Fernando Verdasco Wimbledon 2019

“Nightmare” hopefully coming to an end for Fernando Verdasco

Fernando Verdasco hopes that he is nearing the end of what he describes as “a nightmare” period of nine months recovering from a leg injury.


The 36-year-old Spaniard has been in pain for much of the time since suffering the injury last October but believes he may have finally turned the corner. He made his first public appearance for five months at Patrick Mouratoglou’s Ultimate Tennis Showdown last weekend.

Verdasco, a permanent member of the world’s top 100 for more than 16 years, suffered a bone bruise at the top of his right leg while playing Dominic Thiem in Vienna last year. He thought he had recovered by the time he had finished his pre-season training but felt extreme pain again when playing his first match of the new campaign in Doha. He played with pain-killers and anti-inflammatories at the Australian Open before cutting short a trip to South America and going to Las Vegas, where he worked with Gil Reyes, Andre Agassi’s former fitness coach.

When the lockdown started following the cancellation of Indian Wells Verdasco underwent PRP treatment (platelet-rich plasma therapy), only for the pain to return when he started practising again two months later. A subsequent MRI scan revealed that the problem had not gone away.

“It was a big bruise and the muscles were not in very good condition,” Verdasco said after playing at the Ultimate Tennis Showdown last weekend. “I spoke with doctors all over the world that I feel comfortable with. I have one doctor in Los Angeles with whom I have more confidence in all these problems, but obviously I couldn’t go to LA to do the treatment, so I went instead to doctors in Madrid.”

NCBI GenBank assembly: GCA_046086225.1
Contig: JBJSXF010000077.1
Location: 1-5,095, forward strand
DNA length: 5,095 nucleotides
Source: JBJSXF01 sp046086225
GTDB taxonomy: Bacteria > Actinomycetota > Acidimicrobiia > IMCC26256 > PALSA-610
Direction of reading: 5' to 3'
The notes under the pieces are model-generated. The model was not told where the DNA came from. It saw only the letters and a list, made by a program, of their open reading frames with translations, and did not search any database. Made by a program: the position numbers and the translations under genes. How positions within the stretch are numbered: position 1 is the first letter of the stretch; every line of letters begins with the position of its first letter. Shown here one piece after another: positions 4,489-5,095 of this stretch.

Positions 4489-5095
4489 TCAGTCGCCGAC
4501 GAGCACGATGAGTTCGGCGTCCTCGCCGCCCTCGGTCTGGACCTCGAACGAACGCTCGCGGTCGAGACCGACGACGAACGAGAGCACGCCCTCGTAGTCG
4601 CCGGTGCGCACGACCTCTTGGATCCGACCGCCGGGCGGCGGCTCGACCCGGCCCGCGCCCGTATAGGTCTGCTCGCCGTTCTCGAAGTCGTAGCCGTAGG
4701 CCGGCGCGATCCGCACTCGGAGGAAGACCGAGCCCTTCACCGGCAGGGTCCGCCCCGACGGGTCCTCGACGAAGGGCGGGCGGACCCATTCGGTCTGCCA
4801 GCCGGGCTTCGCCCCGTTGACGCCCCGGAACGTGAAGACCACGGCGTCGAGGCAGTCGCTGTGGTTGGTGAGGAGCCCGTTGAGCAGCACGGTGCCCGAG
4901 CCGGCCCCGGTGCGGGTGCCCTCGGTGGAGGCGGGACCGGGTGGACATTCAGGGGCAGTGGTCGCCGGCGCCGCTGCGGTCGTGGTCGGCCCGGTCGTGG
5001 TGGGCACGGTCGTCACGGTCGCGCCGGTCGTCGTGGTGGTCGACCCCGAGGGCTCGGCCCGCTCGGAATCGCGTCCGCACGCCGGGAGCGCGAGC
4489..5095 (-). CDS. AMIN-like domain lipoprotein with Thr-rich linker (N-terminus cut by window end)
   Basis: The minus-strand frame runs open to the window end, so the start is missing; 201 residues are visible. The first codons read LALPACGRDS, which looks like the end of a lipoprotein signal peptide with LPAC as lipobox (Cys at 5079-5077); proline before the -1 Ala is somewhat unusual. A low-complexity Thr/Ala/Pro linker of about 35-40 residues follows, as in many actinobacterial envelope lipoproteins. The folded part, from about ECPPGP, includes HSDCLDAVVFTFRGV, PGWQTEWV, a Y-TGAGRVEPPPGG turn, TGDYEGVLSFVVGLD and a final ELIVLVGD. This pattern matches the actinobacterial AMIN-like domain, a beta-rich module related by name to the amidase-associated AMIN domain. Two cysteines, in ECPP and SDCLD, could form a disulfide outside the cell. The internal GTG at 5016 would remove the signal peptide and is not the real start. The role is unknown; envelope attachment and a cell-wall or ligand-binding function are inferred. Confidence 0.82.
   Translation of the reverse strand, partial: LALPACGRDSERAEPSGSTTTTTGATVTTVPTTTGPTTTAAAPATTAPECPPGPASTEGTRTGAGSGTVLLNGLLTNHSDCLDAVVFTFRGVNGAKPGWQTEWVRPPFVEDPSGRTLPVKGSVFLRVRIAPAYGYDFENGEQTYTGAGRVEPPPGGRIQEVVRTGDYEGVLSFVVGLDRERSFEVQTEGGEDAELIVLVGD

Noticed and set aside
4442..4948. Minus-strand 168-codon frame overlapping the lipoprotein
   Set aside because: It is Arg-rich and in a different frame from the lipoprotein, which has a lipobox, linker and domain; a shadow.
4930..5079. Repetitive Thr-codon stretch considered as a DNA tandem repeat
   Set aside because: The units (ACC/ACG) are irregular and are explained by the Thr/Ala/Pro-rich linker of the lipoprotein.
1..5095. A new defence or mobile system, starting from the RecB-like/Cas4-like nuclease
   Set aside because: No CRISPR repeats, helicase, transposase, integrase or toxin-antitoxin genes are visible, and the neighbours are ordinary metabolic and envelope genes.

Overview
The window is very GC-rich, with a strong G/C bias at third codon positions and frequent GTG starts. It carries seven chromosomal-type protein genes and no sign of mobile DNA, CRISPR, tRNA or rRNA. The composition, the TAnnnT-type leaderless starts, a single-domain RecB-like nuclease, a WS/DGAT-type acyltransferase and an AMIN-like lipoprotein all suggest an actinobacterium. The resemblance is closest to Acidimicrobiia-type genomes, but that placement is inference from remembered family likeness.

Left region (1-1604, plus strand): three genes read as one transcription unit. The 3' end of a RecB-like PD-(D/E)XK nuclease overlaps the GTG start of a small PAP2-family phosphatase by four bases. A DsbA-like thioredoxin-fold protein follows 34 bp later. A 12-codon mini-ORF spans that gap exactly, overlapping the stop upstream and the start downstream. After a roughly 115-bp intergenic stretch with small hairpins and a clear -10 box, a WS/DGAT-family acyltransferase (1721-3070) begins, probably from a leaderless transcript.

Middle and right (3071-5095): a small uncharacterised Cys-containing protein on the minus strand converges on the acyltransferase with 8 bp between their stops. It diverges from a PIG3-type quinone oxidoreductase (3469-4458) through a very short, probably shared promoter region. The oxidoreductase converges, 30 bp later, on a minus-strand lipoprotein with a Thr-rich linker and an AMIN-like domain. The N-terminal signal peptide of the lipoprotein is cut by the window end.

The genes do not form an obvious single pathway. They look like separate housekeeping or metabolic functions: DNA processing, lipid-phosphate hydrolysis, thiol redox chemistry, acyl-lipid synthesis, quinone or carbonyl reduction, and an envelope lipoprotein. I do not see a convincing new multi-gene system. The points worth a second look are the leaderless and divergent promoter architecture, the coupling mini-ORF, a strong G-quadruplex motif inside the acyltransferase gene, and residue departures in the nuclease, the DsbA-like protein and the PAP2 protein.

Another six weeks of treatment finally brought some relief. “Two or three weeks ago it would have been impossible for me to play here at UTS and it was only last week when I really started to feel the difference and I finally decided to come,” the world No 52 said. “The doctors told me to be careful, but I decided to play and see how my body would react.”

Verdasco lost his first match at UTS against Corentin Moutet but won his second against Benoit Paire. “For the moment I’m feeling good, though I’m a bit sore,” he said. “After next weekend I will have another MRI scan and hopefully it won’t have got any worse. Then I can keep going with treatment until the tournaments in the US, assuming that they go ahead.”

Tim Farthing, Tennishead Editorial Director & Owner, has been a huge tennis fan his whole life. He's a tennis journalist and entrepreneur as well as playing tennis to a national standard. He also helps manage his local club and volunteers for his local tennis organisation. He's a specialist in content about the administration of professional tennis and tennis coaching for all levels.